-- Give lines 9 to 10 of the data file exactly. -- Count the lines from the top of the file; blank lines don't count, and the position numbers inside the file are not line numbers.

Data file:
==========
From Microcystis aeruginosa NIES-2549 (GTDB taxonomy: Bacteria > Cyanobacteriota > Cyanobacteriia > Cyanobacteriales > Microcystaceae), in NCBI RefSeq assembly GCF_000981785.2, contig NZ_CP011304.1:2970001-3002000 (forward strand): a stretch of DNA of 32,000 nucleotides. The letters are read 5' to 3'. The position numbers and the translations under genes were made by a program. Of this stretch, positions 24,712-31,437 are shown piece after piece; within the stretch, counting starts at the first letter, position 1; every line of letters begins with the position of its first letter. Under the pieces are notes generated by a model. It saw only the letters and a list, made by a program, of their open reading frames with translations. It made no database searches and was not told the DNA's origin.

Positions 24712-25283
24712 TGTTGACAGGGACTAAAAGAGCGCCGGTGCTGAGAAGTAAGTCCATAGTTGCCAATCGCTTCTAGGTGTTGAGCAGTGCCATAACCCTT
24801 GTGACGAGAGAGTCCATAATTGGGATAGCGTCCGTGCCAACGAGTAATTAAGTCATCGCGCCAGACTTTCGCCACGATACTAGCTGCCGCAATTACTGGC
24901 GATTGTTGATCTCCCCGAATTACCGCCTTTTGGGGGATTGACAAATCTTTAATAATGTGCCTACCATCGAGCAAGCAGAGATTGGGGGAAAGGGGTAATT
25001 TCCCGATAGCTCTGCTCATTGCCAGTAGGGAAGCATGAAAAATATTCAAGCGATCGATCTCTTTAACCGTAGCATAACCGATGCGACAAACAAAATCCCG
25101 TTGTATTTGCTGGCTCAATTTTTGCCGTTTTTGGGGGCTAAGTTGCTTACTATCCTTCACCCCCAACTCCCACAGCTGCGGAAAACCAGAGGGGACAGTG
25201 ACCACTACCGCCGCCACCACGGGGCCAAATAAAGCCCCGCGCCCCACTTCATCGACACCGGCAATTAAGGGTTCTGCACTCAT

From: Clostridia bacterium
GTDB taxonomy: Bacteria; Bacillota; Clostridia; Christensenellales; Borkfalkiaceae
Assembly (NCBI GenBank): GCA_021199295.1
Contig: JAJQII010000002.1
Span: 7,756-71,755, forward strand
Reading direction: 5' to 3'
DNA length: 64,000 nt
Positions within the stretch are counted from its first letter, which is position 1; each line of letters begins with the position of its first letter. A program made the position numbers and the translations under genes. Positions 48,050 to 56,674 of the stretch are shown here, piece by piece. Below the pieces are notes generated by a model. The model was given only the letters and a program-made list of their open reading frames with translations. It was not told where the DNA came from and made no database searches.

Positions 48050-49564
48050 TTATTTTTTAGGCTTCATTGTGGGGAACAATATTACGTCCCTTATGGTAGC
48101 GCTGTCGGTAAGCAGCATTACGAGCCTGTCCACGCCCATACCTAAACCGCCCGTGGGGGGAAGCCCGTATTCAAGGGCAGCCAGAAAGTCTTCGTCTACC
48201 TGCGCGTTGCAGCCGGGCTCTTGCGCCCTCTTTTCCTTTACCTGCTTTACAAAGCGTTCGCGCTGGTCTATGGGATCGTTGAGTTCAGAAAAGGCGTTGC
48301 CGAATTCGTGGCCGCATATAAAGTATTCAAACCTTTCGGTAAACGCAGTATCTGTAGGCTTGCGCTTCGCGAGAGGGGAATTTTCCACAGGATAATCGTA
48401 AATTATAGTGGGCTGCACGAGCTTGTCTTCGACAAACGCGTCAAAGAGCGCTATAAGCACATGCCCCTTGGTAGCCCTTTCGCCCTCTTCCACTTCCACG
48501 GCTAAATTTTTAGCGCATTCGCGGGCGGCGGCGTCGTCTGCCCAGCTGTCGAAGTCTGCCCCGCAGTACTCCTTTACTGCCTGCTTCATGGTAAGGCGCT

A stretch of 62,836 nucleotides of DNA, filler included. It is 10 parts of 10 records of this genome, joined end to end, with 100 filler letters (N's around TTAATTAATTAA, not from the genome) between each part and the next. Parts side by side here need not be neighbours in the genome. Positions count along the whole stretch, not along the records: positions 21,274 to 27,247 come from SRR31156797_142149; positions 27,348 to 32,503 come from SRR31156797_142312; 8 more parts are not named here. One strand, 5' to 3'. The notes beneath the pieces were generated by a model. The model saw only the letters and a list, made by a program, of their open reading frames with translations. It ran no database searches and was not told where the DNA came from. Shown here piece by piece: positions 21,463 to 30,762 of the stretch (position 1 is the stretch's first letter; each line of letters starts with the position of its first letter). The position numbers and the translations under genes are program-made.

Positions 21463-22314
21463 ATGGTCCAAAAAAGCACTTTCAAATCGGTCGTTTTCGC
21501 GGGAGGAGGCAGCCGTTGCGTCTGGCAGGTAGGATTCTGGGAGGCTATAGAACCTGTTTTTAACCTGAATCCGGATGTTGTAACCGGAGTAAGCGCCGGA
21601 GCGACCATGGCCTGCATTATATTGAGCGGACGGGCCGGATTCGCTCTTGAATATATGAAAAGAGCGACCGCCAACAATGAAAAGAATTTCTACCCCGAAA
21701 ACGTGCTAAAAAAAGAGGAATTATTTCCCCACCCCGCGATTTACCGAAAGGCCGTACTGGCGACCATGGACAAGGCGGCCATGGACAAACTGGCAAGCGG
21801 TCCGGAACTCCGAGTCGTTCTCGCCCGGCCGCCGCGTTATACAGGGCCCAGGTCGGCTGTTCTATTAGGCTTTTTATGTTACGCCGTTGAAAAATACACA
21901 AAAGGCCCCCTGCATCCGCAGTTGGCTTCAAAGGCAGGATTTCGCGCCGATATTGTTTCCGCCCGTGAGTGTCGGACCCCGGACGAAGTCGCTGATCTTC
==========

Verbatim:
From: Clostridia bacterium
GTDB taxonomy: Bacteria; Bacillota; Clostridia; Christensenellales; Borkfalkiaceae